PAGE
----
September 10, 2012 by P. J. Toscano
Freedom is America’s sacred cow. No one can speak against it. Few examine it. The popular obsession with freedom is mostly a product of unschooled delusion.
If polled today, most Americans would probably say that slavery is the opposite of liberty. But this is untrue. The opposite of liberty is order. Liberty and Order are rival elements of the paradox of American constitutionalism. Today Republicans and Democrats alike appear to have forgotten what the framers of the American Republic clearly understood: Unfettered freedom leads to the tyranny of chaos. Unrestrained order leads to the chaos of tyranny.
Thus, the principal objective of this Nation’s founders was not freedom, but the proper balance between Liberty and Order. They understood that unrestrained liberty would allow a ruthless minority to create powerful private institutions dedicated to greed, exploitation, and the enslavement of the majority. They understood, too, that unrestrained order would allow a ruthless minority to seize the government and pass laws that suffocate and enslave (often by favoring some minority by ensuring its wealth, power, privilege and leisure). So, the framers laid the foundation of a constitutional democratic republic that holds sacred neither freedom nor order, but rather Ordered-Liberty.
Ordered-Liberty can be achieved only by laws that, at very least:
(1) Apply equally to all, including the rule-makers,
(2) Recognize the existence of individual, inalienable rights necessary to protect privacy and the private concerns of individuals,
(3) Avoid pre-determined substantive outcomes, eschew all forms of social planning, and avoid criminalizing the normative behaviors of the middle and lower classes, and
(4) Regulate sensibly any dangerous and exploitive collective endeavors.
These ideas were identified and developed in the brilliant work of Friedrich August von Hayek in his Constitution of Liberty (University of Chicago Press, 1960), his multi-volume Law, Legislation and Liberty (University of Chicago Press, 1973), and his popular summary The Road to Serfdom (University of Chicago press, 1944.)
To his discredit, Hayek allowed his critique of governmental social planning to be hi-jacked by that inveterate egotist and relentless self-promoter, Milton Friedman, who used Hayek to propagate Friedman’s Chicago School of laissez-faire economics. Friedman and his ilk refuse to apply Hayek’s deconstruction of governmental social engineering to the private sector and the totalitarian management and planning power structures that typify and animate most large domestic and international corporations and syndicates.
As a result of Friedman’s legerdemain, Mitt Romney’s running-mate, Paul Ryan, can now claim Hayek (along with Ayn Rand) as inspirations for his mindless allegiance to the popular conservative obsession with a “free” market. But like political freedom, market freedom leads to tyranny unless restrained and balanced by order. Unrestrained market freedom inevitably results in market chaos that allows a ruthless minority to prosper at the expense of a principled majority.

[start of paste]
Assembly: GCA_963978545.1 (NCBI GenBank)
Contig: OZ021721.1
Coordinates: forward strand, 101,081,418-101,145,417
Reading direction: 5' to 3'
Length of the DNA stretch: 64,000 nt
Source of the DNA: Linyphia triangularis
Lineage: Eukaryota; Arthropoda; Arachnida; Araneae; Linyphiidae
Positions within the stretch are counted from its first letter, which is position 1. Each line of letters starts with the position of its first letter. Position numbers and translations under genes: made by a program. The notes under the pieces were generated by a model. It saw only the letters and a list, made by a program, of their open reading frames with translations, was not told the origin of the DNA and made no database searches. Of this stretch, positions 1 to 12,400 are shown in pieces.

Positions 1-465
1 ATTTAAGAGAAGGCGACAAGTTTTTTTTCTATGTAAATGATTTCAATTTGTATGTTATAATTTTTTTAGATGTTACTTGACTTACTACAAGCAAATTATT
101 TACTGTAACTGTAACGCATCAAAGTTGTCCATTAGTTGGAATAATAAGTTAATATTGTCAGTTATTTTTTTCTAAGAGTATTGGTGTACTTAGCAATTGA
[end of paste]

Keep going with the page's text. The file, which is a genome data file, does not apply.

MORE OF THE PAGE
The current obsession with the unrestrained free market is antithetical to American constitutionalism based on Ordered-Liberty which, applied to economics, requires sensible regulation of endeavors that pose a likelihood of serious, palpable, or measurable damage to others.
In the spirit of Ordered-Liberty, Congress passed the 1933 Glass-Steagall Act that created the Federal Deposit Insurance Corporation (FDIC) and imposed reforms to control speculation by banks, especially regarding the use of depositors’ money in high-risk securities investments. This act was repealed in 1999 by the Gramm-Leach-Bliley Act, passed in the spirit of unrestrained market freedom that inevitably led to the September 15, 2008, Chapter 11 bankruptcy filing by Lehman Brothers and its $600 billion in assets. This bankruptcy filing was the short heard around the world because it triggered the year 2008 global market collapse and Great Recession from which the world has not yet recovered and from which, I believe, it cannot recover unless the principles of Ordered-Liberty are imposed upon yet unregulated market activities.
To achieve a market of Ordered-Liberty, Americans (especially Republicans and libertarians) must understand that Hayek’s critiques of governmental social planning apply with equal relevance and force to the private sector. The American Dream is not freedom and unrestrained growth for the few. The American Dream is a principled vision of Ordered-Liberty that not only eliminates arbitrary, governmental, outcome-determinative, legal barriers to prosperity for all citizens, but that regulates dangerous and exploitive private collective human endeavors as well.
The risky and improvident behaviors of investment bankers since at least 1999 demonstrate how important it is for citizens of a democratic republic based on Ordered-Liberty to oppose the unfettered freedom of private-sector pirates in pursuit of criminal greed even as they must oppose the gangster-like despotisms of communist, socialist, and fascist regimes.
A sensible and well-regulated economy, however, cannot be created or managed by extremists of the political right or left. It requires centrist pragmatism and a cooperative spirit. It appears, however, that in America these days extreme problems attract extremists to leadership roles rather than principled persons committed to maintaining in both society and the market place the delicate balance required by the founder’s vision of Ordered-Liberty.